Wednesday, 4 April 2012


Nipigon Historical Museum Archives
The Fenwick "papers"
continued The News-Chronicle of October 7, 1938

As the strange story of Dodd's find involves John Bloch a good deal it is well to relate what is known of him.

Mr. Sorensen says that he first met Bloch in Winnipeg in the Winter of 1922-1923, and Bloch went to Fort Frances from there, but couldn't get work there. Later he came to Port Arthur and stayed in Port Arthur six or seven years.

"He would be living in Port Arthur in 1928, I met him in Winnipeg," says Sorensen, " I think in 1923 and he told me he was going to Fort Frances. I had been out west when I came back to Port Arthur in November, 1926 he was there. He told me he had been out in the bush for a couple of years working for contractors. I met him around Christmas in 1926 in Port Arthur. He was clerking at the Mariaggi Hotel about 1930, and that was the last job he had. He was rooming in the Ruttan Block a year or two before he left Port Arthur. He was just a short time at the Mariaggi Hotel. Then he went to Winnipeg and was there a year or two and got married. He then went to Vancouver. He was there a year or two and died there. He used to come up to my rooms.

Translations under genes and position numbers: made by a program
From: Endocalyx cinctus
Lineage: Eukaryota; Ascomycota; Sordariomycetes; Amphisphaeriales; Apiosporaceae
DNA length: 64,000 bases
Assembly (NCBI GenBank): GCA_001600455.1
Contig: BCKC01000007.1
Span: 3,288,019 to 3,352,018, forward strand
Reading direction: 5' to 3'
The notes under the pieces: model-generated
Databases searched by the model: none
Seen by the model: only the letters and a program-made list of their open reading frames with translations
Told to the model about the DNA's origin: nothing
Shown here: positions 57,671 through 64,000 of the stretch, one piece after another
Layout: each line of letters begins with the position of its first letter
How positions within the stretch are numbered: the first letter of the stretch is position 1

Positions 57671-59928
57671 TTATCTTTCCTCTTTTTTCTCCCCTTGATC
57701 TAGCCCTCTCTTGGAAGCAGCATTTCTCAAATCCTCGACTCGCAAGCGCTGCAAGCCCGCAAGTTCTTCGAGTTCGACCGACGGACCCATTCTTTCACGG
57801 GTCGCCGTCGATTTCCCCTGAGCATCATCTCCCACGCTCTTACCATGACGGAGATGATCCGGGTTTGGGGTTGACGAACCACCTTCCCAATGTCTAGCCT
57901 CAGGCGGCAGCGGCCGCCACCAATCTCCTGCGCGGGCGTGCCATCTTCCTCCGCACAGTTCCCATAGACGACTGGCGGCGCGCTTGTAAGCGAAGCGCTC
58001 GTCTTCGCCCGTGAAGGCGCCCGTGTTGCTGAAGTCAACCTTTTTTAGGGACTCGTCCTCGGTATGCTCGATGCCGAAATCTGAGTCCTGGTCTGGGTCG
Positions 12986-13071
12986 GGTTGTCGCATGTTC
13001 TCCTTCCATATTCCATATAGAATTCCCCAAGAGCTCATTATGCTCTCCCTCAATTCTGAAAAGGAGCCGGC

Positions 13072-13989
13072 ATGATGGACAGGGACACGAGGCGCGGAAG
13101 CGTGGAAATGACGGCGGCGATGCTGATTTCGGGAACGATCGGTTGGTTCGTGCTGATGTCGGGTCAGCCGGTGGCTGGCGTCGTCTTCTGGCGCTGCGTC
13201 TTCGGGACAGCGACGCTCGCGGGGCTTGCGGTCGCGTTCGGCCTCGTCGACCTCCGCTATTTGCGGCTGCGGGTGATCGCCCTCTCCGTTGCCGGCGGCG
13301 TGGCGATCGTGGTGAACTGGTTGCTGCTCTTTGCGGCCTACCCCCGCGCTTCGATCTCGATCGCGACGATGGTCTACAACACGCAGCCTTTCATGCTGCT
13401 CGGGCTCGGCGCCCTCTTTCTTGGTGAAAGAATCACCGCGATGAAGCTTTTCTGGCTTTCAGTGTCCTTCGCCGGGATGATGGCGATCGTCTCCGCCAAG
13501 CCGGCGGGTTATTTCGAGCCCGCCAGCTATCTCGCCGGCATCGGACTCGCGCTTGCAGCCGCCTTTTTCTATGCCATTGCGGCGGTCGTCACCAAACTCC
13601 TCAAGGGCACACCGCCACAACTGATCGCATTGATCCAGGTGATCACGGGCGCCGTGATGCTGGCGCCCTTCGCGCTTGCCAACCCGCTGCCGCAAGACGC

There were five or six young Norwegian engineers working for C.D.Howe and Co. who used to meet in Bloch's rooms in the Ruttan Block, Port Arthur, and I would go there often too. He used to visit me in my rooms in Fort William quite frequently. I never heard of his having any relics whilst he was here, and no one else ever heard that he had any."

Mr. Sorensen said that Lieut. Bloch was about 27 years old when he came to Canada from Norway, after attending the military school there for about a year. The young man was well educated and became acquainted with the few Norwegians at the Head of the Lakes. He had little money and took a room in Port Arthur. Mr. Sorensen knew him during his whole residence there until his departure.

"L was frequently in his rooms and he visited me often. We talked over everything imaginable, including his own experience and prospects. He was of the student type - a very nice man."

"It is possible that he had brought any Norse relics in his possession at any time during his stay in Canada?" the writer asked.